hi all - everyone has signed up and wondering what to say, the image above is only temporary as not all books are in - the two books with red pages (on the left) are only to fill in while we wait for more of the books I'm still working on mine. Looking at the the books I can envisage what we agreed to at the end of the two weeks in Feb, a series of books that then were combined by one or more slip cases for exhibiting. It would be good if there were multiple slip cases so that down the track the separate books could be taken in different paths.
After the intense two weeks I look at the image above and can begin to find new momentum to move forward what does everyone else think / feel
Monday, May 25, 2009
Thursday, May 21, 2009
Willis's books were bound in my studio in Coffs Harbour, using the same dimensions of book board and the same colour bookcloth that we were all given to take away with us at the end of our labours in Lismore.
I don't think Willis would mind me saying that he was resistant to the whole project, in a way! The 'handmade' has become almost wholly absent from his work, and the mark of the maker is not important to him in his current practice (you can see his work here). Coming from a fine print background with extensive skills and experience of intaglio etching processes and other printmaking techniques, Willis has moved towards removing himself from his work and his present interests lie in the juxtaposition of beauty and weapons of war in digitally-composed, digitally-printed mandalas. A collaborative project involving making paper and then pulp-printing onto it and hand-binding the resulting work was something of a challenge and I think that's reflected in the imagery he selected for 'his' books and their binding. The pages of the red-covered book are folded over and sewn into the spine, and the pages of the blue-covered book are bound inside-out so that they cannot be opened in the ordinary way! This contrary quality says something about Willis's personality and about his playful response to the project.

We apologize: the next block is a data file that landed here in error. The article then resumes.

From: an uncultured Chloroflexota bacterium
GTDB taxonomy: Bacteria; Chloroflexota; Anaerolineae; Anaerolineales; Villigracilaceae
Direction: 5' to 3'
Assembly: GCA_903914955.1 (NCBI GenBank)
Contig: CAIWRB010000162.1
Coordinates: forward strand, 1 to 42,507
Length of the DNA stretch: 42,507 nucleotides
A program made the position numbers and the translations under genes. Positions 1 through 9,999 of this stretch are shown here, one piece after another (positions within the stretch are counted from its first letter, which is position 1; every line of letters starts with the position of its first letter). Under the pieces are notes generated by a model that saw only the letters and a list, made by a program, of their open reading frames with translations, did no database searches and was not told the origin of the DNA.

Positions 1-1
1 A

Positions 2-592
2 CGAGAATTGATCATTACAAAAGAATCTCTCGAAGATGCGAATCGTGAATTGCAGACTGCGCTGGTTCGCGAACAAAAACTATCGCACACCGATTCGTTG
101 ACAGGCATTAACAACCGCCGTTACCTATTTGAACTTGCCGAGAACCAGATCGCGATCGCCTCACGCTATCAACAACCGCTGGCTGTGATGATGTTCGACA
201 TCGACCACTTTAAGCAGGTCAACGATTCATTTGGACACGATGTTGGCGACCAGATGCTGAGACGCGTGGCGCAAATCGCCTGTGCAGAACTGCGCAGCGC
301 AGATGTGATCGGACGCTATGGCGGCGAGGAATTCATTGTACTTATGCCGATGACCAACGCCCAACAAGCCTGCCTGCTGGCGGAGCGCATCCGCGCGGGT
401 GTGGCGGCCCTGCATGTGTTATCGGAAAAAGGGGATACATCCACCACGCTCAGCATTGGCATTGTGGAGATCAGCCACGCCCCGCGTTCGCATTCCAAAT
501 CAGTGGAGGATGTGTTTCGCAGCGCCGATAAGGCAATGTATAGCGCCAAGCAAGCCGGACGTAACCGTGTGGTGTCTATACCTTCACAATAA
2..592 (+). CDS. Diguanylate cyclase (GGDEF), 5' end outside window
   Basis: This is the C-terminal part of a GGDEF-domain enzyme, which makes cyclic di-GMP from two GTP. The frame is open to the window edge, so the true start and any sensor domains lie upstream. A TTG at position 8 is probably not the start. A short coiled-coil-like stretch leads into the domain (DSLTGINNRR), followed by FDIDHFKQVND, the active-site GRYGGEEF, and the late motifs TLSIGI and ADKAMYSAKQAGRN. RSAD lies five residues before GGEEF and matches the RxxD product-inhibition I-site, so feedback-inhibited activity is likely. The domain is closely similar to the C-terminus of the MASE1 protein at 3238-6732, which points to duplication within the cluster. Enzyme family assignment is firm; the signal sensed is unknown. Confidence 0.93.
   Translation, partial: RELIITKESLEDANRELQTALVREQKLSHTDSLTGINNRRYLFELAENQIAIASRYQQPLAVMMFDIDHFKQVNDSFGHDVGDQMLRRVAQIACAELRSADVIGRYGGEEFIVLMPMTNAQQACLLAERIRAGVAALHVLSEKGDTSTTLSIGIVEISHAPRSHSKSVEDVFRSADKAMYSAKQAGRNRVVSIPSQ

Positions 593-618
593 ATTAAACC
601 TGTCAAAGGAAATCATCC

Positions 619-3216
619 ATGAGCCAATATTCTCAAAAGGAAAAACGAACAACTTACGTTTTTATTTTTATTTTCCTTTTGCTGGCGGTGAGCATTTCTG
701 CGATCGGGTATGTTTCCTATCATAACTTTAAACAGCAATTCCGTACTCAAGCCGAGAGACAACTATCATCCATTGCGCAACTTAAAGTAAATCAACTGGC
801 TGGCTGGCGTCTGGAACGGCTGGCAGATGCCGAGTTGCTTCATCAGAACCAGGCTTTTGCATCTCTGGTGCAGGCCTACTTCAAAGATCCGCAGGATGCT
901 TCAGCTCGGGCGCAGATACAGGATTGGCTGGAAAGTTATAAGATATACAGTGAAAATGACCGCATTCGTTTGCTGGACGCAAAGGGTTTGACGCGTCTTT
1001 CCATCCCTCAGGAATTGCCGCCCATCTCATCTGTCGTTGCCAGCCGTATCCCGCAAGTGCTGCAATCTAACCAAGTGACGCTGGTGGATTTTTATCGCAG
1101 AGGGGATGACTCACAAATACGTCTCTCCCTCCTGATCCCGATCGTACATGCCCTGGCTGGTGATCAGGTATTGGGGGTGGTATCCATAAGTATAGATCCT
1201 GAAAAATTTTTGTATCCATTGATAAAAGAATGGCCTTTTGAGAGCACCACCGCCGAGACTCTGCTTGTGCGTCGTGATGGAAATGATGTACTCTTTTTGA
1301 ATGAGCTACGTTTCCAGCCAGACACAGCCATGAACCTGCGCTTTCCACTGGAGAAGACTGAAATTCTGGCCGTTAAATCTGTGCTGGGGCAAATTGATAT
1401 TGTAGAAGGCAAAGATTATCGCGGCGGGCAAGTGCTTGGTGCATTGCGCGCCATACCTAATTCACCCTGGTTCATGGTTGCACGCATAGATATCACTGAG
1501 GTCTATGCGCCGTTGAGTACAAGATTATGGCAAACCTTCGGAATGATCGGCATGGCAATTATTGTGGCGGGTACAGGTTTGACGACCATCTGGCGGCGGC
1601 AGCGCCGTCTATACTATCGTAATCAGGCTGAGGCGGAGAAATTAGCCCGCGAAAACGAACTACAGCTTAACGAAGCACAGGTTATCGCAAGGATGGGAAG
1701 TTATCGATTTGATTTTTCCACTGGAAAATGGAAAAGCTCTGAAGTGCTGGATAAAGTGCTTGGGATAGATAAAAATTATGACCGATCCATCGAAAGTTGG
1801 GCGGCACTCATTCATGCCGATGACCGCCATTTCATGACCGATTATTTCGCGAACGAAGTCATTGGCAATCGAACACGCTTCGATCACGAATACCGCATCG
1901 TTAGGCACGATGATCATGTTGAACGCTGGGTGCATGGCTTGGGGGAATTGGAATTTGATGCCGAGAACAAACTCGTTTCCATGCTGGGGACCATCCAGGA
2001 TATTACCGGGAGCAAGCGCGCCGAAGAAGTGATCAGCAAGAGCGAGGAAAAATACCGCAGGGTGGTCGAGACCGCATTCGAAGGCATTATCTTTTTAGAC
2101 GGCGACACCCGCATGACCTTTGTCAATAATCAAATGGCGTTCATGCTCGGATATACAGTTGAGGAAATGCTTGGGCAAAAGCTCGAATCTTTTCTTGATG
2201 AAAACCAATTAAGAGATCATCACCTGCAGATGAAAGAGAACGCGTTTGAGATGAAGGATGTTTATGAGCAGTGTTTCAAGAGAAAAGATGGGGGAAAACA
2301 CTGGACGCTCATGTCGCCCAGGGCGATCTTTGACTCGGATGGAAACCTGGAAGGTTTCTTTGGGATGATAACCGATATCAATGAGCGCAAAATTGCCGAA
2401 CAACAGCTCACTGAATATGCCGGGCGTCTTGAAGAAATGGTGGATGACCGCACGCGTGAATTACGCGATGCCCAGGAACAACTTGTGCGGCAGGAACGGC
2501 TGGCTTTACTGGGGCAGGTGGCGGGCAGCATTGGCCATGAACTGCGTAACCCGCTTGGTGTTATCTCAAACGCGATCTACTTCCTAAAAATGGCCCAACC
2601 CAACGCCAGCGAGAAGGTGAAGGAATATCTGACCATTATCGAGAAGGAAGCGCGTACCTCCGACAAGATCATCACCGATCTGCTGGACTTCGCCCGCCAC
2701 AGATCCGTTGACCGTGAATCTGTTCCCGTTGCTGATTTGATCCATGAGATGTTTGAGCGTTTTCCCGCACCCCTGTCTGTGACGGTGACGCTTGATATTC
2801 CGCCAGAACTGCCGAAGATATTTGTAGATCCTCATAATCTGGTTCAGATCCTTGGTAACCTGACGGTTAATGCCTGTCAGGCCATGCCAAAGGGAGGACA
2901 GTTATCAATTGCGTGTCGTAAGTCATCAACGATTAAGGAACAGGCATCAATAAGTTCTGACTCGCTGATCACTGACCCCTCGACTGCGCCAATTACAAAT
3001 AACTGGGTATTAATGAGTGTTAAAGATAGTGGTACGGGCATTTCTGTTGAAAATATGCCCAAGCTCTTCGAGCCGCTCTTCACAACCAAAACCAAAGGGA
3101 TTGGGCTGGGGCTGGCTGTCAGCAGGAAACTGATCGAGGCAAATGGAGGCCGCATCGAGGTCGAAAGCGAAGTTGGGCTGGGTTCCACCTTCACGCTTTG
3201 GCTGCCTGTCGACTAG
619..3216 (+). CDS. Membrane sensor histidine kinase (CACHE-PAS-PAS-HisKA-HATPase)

The Codex events at SCU promote and develop skills in making paper,
particularly Tim Mosely's development of pulp printing
This year Tim set the theme of 'resistance', with the result that participants in the event felt able to resist an over-arching interpretation of the theme.
Contradictory ideas are juxtaposed within a very sparse visual framework: available time, the size of the handmade sheets of paper and a palette determined by the coloured clothing shredded and beaten to make the paper pulp were really the only restrictions, and even they were debated at length. Antibiotic-resistent molecules, spiky cacti, razor-wire, cogs and archaic text forms are overlayed. Even the edges of the paper sheets are defiant: gaps and spaces, ragged edges against straight ones, pulp-printed images spilling off the edges of the paper. The images jostle and compete but achieve a sort of workable compromise on the page.
Determining the number and form of the desired outcome, which was book(s), was also hotly debated. Again, parameters were set by pre-existent limitations: the book-binding skills of individual participants and their geographical location, together with a requirement to make at least part of the project available to SCU's artists' book collection and the participants' natural desire to take something home with them.
The overlapping sheets of paper were taken down from the walls on which they'd been mounted for overprinting with paper pulp, assembled and cut into long strips. Eventually 16 'sets' of papers resulted, to be made into books with covers unified by their overall size and the availability of coloured book cloths.
Artists then chose which strips would form 'their' books and took them away to bind them
The resulting books will be eventually be assembled into a boxed set.